Red Bluff gallery featuring watercolor work by a local couple – Red Bluff Daily News – 71Bait

When artists Julian and Karen Alexander retired from their medical professions, they searched for a new direction and focus in their lives, and this has led them on a life-changing journey through their incredible watercolor art, each featuring wonderful styles of impressionism, Abstract and stylized artworks.

The Alexanders are debuting their paintings as the featured artists in Main Event Gallery’s exhibition “Just Breathe: Seeing Art as a way to Heal” May 12-June 11.

Watercolor painting of Maya Angelou by artist Karen Alexander. (Contributed)

The event, sponsored by the Tehama County Arts Council, is held in partnership with Tehama County’s Mental Health Awareness Month. As part of this, the public along with gallery members were invited to submit art interpretations for the exhibition.

There will be a reception to meet the artists on Friday, May 13 from 5:30-7:30 p.m. at 710 Main St., Red Bluff. The opening hours of the gallery are Thursday to Saturday from 11 a.m. to 5 p.m.

Formerly from Red Bluff, the Alexanders are well known in this area where Dr. Julian Alexander practiced as an ophthalmologist and surgeon and Karen as a nurse and manager of her practice.

Karen said she has always loved and been involved with many art forms and while living here she took art classes at Shasta College. Their daughter Megan is an accomplished artist and art student.

“When the pandemic struck and we were in lockdown, we found an art teacher in Chico who ran some Zoom group online watercolor classes that we attended a few times a week,” Karen said. “We could see that we were making progress.”

Julian said he’s never had an interest in being an artist and just doesn’t think he’s got it. But he has always appreciated good art, and especially Karen and Megan’s talents and artistic achievements.

“But I needed something structured for my sanity and sanity during the pandemic, and the art thing looked like it would be fun to try,” Julian said. “It was also very frustrating at times because we were drawing within a time frame in class and I could never quite finish what I had started. But over time I got better and started enjoying it and seeing a difference and progress in how I could actually paint the pictures, so I continued after the course was over.”

The couple then took an online course with instructors from around the world.

“One of the assignments was to draw 30 faces in 30 days,” Julian said. “It was exhausting but also exciting and we learned a lot from this artist community and enjoyed the group community because everyone was involved.”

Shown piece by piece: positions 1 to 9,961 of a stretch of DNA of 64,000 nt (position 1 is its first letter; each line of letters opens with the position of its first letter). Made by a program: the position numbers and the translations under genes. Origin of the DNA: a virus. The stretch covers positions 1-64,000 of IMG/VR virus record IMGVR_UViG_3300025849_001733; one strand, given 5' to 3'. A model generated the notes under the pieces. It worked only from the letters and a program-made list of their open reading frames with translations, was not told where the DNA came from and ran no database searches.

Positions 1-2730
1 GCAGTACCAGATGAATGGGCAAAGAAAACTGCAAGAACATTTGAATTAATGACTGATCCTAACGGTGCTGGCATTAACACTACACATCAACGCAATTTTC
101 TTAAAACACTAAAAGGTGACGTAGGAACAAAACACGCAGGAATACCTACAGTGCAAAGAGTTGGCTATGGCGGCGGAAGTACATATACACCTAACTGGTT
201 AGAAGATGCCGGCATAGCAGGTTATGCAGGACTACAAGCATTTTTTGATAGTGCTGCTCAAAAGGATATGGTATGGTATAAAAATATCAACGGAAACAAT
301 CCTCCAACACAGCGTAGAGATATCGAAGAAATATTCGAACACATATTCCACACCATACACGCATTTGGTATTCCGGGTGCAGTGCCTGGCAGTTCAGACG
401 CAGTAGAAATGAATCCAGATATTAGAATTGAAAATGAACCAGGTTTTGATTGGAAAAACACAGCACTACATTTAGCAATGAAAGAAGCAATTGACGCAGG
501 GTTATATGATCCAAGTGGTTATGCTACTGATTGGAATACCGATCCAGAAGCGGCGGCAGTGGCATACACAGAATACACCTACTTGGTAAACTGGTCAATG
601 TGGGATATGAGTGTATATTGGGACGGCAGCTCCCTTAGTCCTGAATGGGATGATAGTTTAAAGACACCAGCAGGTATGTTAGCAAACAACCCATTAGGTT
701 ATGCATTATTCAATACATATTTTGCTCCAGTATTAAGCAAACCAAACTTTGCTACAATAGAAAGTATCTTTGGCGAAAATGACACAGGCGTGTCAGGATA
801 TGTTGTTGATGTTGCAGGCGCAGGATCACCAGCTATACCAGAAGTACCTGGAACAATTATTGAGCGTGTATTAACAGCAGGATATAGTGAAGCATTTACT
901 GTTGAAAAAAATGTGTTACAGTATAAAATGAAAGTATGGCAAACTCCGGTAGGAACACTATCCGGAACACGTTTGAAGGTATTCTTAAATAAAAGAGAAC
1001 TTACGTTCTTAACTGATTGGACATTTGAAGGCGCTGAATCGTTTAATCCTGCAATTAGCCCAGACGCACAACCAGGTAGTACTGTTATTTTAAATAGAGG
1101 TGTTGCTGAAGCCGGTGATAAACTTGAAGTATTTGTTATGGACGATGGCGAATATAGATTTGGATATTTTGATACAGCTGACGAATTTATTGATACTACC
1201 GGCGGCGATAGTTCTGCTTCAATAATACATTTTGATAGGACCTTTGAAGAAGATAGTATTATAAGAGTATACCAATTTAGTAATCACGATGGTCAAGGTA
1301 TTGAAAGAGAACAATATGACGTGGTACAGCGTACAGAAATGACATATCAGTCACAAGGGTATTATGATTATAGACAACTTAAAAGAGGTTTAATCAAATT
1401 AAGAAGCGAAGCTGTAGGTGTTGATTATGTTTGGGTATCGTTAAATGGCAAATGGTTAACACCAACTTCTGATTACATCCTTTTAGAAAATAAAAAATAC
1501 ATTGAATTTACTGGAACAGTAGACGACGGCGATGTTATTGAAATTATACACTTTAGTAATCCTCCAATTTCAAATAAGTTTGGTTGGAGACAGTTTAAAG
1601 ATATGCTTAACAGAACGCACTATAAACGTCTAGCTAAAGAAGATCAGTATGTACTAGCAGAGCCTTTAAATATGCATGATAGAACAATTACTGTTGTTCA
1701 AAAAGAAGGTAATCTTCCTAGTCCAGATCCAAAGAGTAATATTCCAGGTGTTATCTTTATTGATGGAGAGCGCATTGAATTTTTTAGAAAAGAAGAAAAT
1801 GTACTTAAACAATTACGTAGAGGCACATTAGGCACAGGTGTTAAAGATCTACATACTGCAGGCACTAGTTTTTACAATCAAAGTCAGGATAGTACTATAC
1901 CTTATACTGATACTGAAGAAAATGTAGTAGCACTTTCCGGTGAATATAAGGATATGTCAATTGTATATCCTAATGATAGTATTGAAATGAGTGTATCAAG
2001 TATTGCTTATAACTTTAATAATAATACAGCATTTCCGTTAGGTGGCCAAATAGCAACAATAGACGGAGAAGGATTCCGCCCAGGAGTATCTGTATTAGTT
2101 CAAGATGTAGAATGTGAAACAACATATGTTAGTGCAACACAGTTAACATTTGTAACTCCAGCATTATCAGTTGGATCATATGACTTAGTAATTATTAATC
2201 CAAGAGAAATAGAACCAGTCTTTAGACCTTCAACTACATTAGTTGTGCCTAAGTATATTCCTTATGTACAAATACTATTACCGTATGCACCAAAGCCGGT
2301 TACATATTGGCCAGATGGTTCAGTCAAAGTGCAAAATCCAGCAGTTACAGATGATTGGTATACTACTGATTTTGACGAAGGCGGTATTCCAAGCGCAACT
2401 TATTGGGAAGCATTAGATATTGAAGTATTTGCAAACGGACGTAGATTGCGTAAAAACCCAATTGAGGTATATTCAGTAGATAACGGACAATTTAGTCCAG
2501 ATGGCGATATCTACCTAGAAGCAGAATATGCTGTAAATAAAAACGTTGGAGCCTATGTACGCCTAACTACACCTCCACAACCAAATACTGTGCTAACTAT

Practice made the Alexanders everyday painters.

“Our dining table looks like an art studio,” Karen said. “Now I paint every day and Julian almost every day. In between, it’s a place to sit and clear your head while concentrating on your image and not other things around you.”

For the past year, the Alexanders have been painting on their own, each developing their own individual style as they browse websites for ideas from other artists, trying out their styles and seeing what connects them. As they continue, their ideas become more original and paint their version of what they see. They were surprised by the positive reactions they received to their art.

“I do a lot of subjects, but I’m really drawn to portraiture,” Karen said. “Especially paintings of women I admire or who were important in my life.”

Karen has graduated from painting from a photo to translating it into a stylized version of what she sees, and she has enjoyed it immensely. Her images reflect her success in capturing expressions, feelings and a sense of personality in her subjects.

“As I don’t sketch and I like overly bright colors, I prefer impressionistic abstract paintings,” said Julian.

His suggestive brushstrokes and use of color fill his paintings with light, giving them vibrancy and movement.

“Although I don’t paint as much as Karen, I do need the time to sit down and meditate and we chat,” Julian said. “I think I really enjoy it, although I don’t feel like I have a natural talent for it. The process in art was a major shift from unrealistic expectations to a simple acceptance of the process and a willingness to learn. When I was 40, I took piano lessons expecting that I would just learn and be great at it, and that wasn’t the case. Instead, my piano teacher fired me because I wasn’t willing to practice.”

At this point in his life, Julian said it wasn’t easy to pursue things outside of his professional life.

“But now with a different perspective, I just keep pushing and seeing progress in my skills,” he said. “It’s very centering, but it’s humbling. A number of skills take a long time to master, but I have to remember that I’m doing it for my own peace of mind and pleasure.”

Karen encourages anyone interested to try artistic expression.

“It’s not so much about talent as it is about perseverance and a willingness to start over in a class environment,” she said. “It’s a wonderful chapter in our retired lives to have found this.”

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